This way up is for the right cylinder...i.e. the right-hand inlet valve is opening at the top TDC, and the right-hand exhaust valve is closing.
As I knew roughly where/when the other valves were opening or closing, I continued to turn the engine forward.
But it may be better to do the right side first, and then find TDC for the left side and rotate the disc as appropriate. (turn the the disc 180 degrees) to the TDC marker. (the stroke info will be reversed)
The dotted lines are the `book` data.
Because this covers the full 4 strokes, it`s rotating half as fast as the crankshaft...so when I mark the valve timings, the angles have to be doubled...e.g. right inlet 34 degrees BTDC would be 17 degrees, etc. (mine was actually 18...36 degrees BTDC)
Of course, this not very accurate...one degree error on this results in two degrees really. And checking the the pushrods is easy when they`re opening, it`s not so easy when they`re closing...has it closed now or have I gone too far???
I do hope I`ve done this right:confused:
 

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In order to accurately time your CAM, you need to index it relative to your CRANK.

The ultimate setup is a degree wheel on the crank, index referenced to TDC, and a degree wheel on each cam, indexed via cam lobe reference markers.
 

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Discussion Starter · #11 ·
Yes GPZ I can understand that, thanks.
Latest results, taking care.
Left inlet opens 25 BTDC (34)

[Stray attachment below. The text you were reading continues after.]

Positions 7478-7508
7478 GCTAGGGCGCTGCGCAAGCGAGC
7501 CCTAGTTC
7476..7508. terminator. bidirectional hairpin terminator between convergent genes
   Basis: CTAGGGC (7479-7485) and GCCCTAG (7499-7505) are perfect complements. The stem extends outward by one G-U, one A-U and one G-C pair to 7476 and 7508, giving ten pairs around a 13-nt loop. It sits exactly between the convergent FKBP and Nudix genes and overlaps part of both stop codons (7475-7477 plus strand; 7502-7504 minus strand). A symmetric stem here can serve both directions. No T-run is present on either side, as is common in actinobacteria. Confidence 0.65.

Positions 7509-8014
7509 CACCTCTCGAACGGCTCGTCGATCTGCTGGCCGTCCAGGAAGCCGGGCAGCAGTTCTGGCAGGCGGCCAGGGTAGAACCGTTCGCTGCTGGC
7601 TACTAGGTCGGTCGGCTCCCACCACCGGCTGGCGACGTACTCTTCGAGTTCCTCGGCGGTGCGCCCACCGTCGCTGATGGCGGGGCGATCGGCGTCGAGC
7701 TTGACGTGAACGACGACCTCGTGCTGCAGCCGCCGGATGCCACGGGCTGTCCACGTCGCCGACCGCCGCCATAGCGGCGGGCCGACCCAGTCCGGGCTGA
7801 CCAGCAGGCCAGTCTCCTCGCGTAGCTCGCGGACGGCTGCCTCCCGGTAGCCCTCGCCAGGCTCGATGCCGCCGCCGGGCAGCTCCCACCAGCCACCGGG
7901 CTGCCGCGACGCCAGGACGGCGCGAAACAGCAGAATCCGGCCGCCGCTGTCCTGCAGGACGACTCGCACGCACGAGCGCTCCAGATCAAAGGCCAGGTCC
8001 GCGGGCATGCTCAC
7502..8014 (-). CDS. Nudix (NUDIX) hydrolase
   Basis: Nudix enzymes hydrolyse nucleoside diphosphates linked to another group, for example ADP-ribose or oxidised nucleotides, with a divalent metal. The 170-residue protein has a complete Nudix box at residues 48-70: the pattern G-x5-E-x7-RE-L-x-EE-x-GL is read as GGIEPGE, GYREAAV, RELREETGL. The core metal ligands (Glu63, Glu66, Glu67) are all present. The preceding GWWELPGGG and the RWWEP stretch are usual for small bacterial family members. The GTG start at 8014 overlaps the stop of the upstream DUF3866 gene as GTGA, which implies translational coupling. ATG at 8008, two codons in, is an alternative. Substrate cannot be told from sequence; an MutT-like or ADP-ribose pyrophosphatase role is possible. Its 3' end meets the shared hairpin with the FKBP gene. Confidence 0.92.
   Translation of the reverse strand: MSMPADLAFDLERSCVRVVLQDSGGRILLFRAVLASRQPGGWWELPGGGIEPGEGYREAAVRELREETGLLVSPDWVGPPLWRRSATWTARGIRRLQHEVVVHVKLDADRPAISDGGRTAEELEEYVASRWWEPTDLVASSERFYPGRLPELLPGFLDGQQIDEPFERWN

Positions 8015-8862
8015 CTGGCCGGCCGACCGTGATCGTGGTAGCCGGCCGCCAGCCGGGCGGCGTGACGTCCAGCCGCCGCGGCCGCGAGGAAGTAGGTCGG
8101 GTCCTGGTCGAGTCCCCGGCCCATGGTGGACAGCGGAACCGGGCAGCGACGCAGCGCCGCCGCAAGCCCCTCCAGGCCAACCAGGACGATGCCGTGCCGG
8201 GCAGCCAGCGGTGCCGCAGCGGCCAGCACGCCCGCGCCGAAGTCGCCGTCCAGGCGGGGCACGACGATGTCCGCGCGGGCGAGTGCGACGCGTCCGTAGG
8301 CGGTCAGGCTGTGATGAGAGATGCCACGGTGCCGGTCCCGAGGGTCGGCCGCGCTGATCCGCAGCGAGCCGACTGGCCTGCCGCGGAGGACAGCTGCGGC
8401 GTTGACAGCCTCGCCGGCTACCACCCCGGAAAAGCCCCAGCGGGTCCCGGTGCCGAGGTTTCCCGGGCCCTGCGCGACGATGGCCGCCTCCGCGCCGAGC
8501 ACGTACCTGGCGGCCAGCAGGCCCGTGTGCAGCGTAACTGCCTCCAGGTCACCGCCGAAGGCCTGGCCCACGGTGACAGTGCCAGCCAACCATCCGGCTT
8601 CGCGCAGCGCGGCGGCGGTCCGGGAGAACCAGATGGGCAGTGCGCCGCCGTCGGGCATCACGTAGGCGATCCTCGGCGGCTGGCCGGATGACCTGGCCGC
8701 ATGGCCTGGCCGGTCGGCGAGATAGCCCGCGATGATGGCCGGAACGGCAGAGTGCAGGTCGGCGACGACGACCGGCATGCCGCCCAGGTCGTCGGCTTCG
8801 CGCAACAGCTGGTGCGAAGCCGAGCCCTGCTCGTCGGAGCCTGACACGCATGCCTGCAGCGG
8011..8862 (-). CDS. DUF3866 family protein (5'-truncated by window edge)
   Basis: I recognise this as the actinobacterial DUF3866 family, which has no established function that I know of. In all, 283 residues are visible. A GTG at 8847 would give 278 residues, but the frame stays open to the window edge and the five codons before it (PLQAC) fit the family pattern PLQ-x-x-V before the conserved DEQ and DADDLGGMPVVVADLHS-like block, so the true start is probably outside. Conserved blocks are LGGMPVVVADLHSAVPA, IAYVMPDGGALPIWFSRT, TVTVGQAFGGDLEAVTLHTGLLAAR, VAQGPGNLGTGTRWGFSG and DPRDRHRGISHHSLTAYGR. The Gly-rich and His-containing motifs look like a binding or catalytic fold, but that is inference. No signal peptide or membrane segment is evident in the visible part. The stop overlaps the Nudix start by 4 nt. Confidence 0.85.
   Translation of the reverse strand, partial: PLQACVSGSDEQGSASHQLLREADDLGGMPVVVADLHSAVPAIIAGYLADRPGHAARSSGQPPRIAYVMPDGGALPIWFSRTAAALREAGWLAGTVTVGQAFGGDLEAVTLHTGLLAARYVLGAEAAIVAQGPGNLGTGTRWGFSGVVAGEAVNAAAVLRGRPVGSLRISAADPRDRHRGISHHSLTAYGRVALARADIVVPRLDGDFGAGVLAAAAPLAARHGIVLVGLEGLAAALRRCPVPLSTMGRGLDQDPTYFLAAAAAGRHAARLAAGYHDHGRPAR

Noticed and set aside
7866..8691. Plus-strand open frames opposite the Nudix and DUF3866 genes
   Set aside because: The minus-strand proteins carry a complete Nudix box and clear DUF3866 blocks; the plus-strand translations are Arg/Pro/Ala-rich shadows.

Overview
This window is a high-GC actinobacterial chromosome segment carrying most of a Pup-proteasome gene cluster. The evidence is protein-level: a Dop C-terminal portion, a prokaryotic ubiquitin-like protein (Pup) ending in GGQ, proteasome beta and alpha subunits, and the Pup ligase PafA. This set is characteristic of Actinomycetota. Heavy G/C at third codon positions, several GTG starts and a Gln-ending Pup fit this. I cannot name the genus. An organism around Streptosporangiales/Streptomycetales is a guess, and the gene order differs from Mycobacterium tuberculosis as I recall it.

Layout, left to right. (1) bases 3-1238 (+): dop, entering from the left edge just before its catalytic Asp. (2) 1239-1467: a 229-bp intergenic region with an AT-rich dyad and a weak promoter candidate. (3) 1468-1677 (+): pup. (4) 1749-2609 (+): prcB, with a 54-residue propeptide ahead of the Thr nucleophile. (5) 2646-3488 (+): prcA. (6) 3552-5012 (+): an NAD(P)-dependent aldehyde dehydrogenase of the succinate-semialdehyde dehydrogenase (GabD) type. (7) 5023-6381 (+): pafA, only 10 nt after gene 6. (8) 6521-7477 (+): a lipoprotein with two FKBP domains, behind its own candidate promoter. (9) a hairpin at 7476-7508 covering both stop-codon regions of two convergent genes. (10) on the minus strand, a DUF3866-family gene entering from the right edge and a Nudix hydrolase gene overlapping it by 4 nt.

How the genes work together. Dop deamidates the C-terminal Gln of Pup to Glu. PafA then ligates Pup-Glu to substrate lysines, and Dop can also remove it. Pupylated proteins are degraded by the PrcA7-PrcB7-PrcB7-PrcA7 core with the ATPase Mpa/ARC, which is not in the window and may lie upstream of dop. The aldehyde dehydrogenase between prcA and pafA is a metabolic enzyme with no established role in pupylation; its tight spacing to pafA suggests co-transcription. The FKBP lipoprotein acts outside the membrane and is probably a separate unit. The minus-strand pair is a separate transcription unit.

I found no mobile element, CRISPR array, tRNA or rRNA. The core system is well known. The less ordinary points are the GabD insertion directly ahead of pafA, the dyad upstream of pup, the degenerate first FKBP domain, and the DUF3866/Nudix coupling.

Left inlet closes 72 ABDC (55)
Left exhaust opens 56 BBDC (55)
Left exhaust closes 40 ADTC (34)

Right inlet opens 34 BTDC...correct
Right inlet closes 66 ABDC (55)
Right exhaust opens 66 BBDC (55)
Right exhaust closes 34 ATDC...correct
The left inlet is still awry closing, 17 degrees late but it`s also 9 degrees late opening. Given the inherent inaccuracies, method, no load, transposing the readings, angles measured by protractor, etc, I`m fairly happy.
Incidentally, in my previous post I said rotate the disc 180 degrees for the other side...this is nonsense! Both cylinders must start at the beginning of their cycle.
Now what? What the hell is causing this lumpy clicking, when the rockers are on? Pushrods and cups checked. Without the rocker boxes, it`s smooth as silk...? Rocker boxes...new mushroom-headed adjusters??? Timing case off? Check pinions, shafts and keys, backlash and looseness.
I remember when I took the timing case off last time, the intermediate pinion and shaft could move inwards and outwards about 1/4" or so, normal? I thought to myself thats OK `cos the shaft fits into a housing in the cover.
 

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Sounds to me like your intake cam pinion is incorrectly installed.